Thursday, 22 November 2018

Jio DTH: How RIL Agreement with Hathway and DEN affect Cable TV and DTH in India

Jio dth channel list: How does the RIL agreement with Hathway and DEN affect cable TV and the DTH TV broadcasters? The acquisition of a majority stake in Reliance Industries (RIL) in two multi-system operators (MSO): Hathway Cable & Datacom and DEN Networks will have a negative impact on broadcasters and direct viewers (DTH).

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The acquisition allows RIL to directly access MSO's broadband infrastructure and pay for cable television customers, according to India Ratings and Research.

RIL can leverage this last-mile connectivity to accelerate the introduction of Reliance Jio Infocomm into the Fiber-to-the-Home (FTTH) market. The agreement will tackle four major challenges that MSO faces: strong leverage, significant CapEx needs for broadband deployment, lack of a wide range of content and the threat of JIO competition.

The main objective of Juk, who was promoted by Mukesh Ambani for the deal, is to shorten the time of his FTTH attack, as the competition or partnership with local fragmented cable companies would be a slow process.

Through the agreement, Jio has direct access to around 6.5 million broadband households, which accounts for approximately 36 per cent of India's total fixed network subscribers, which equals approximately 18 million. Jio will have access to 12.5 million cable television subscribers, which accounts for almost 7% of TV households that do not yet have broadband access.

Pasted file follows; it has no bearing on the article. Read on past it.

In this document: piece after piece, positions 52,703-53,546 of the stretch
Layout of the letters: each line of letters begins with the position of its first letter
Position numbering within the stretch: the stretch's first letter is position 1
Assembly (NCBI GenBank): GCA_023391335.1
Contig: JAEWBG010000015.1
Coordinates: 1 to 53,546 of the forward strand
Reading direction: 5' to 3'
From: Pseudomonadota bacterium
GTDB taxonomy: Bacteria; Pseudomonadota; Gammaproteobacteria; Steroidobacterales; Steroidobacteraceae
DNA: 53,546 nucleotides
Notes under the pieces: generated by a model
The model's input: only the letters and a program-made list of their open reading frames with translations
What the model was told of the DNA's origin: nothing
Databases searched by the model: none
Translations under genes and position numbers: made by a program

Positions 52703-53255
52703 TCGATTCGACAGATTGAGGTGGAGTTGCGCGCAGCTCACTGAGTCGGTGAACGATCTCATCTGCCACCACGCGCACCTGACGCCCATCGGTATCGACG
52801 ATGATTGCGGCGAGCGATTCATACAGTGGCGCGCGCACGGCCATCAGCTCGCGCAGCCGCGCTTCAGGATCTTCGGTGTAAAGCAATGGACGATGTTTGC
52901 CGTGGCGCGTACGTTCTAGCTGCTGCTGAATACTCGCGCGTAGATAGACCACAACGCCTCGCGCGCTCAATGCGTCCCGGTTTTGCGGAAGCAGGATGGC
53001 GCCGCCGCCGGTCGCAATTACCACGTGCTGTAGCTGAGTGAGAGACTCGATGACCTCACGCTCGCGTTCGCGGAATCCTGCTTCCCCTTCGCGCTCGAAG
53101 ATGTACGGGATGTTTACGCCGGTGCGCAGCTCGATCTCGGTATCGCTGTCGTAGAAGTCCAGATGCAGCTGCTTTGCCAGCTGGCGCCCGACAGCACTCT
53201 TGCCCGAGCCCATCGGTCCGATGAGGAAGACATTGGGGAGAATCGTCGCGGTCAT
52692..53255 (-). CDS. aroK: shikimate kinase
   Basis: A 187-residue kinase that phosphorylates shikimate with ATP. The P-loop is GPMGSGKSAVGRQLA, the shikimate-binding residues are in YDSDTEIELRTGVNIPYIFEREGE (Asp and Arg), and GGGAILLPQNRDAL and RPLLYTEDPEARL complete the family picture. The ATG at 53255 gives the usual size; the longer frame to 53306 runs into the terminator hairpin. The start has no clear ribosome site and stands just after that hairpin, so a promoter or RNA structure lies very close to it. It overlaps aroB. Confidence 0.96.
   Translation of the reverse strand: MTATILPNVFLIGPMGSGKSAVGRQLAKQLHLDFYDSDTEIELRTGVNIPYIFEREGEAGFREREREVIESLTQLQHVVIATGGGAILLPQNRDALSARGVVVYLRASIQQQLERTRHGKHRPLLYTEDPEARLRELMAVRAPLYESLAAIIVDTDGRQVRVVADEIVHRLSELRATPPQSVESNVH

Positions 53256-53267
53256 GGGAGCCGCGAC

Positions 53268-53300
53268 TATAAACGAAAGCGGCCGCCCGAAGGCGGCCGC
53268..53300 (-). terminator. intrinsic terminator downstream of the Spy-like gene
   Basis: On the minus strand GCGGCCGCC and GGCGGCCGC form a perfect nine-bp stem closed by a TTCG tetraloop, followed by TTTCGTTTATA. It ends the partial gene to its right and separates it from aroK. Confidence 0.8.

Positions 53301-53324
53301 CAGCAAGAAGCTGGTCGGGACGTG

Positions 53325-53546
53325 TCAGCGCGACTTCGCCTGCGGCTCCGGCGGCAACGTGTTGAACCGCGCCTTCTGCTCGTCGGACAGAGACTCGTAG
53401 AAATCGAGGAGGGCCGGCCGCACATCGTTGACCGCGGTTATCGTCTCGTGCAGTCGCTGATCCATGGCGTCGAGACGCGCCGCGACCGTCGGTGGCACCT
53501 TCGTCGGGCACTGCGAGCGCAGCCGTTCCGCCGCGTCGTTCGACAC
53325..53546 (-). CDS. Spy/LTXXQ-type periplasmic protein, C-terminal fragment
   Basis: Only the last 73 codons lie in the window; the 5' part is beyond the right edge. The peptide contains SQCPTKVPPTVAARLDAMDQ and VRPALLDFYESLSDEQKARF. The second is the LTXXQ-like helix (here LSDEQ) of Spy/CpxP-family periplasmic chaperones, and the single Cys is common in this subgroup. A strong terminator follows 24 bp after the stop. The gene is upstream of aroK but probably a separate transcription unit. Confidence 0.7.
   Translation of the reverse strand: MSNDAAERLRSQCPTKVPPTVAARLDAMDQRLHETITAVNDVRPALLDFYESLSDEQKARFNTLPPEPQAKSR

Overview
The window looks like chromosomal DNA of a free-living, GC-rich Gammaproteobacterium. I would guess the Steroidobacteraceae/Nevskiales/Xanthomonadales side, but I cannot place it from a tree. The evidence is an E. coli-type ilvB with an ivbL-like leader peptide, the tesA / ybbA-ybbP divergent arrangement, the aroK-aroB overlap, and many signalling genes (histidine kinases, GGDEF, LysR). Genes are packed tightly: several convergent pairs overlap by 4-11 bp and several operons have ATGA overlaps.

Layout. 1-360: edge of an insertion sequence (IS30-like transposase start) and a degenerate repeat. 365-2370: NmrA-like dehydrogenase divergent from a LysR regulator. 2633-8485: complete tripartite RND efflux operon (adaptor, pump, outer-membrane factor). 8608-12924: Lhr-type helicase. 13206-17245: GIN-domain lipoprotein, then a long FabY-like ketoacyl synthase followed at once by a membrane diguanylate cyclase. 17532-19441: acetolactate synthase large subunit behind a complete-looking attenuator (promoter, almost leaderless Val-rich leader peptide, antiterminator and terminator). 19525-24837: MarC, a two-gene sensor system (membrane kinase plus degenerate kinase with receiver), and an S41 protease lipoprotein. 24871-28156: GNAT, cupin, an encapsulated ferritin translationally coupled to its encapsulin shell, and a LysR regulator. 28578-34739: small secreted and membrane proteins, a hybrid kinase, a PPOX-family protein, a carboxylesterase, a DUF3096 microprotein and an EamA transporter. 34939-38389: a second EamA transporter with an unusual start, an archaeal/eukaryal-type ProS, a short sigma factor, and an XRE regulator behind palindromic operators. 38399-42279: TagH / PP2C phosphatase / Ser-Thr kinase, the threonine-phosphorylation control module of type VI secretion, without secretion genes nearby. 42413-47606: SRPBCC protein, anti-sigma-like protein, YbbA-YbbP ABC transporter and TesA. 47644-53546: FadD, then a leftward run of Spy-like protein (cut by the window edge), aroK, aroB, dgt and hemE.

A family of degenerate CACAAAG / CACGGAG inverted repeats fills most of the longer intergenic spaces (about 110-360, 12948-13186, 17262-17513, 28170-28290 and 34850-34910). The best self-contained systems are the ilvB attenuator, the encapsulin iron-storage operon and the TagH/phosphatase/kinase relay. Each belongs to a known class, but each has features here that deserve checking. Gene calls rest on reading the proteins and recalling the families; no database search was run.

Jio's aggressive marketing could lead to an expansion of the broadband market. Jio's goal to reach 50 million homes over the next 3 to 4 years can be achieved through subscribers acquired by MSO, greater penetration into existing markets, and aggressive pricing for other regions.

The subscriber base of 50 million households, with a current monthly broadband rate of INR 500-600 per household, represents a market share of INR 300-360 billion in the Jio market. Currently, Jio 4G offers an ARPU of less than 140 Rs.

Jio has access to subscribers to Hathway and Den Network. Hathway has a significant presence in Maharashtra, Karnataka and Madhya Pradesh and GTPL. Hathway is well represented in Gujarat and West Bengal. The Networks is strongly represented in North India.

Hathway and Den Networks trust LCOs to connect the last mile of their cable TV companies. Although EFI would discuss the leverage, investment and availability of content for them, the response of their LCO partners remains to be seen.

LCOs can work with MSOs as long as their benefits are unaffected and newly acquired subscribers remain connected to LCOs. Boosting the platform in the upper part of India already means that content providers can interact directly with consumers in the long term, eliminating the need for OSM and OCH.

MSO consolidation is negative for broadcasters as their bargaining power to generate higher subscription revenues could be affected. DTH players had introduced a lawyer strategy and were active in the market where Ochs could not lay cables or when pay-TV subscribers were willing to pay premiums.

Jio's strategy to enter the pay-TV market is not yet clear. Jio will most likely propose a joint plan to include broadband and pay-TV markets, which would have a negative impact on satellite TV players.

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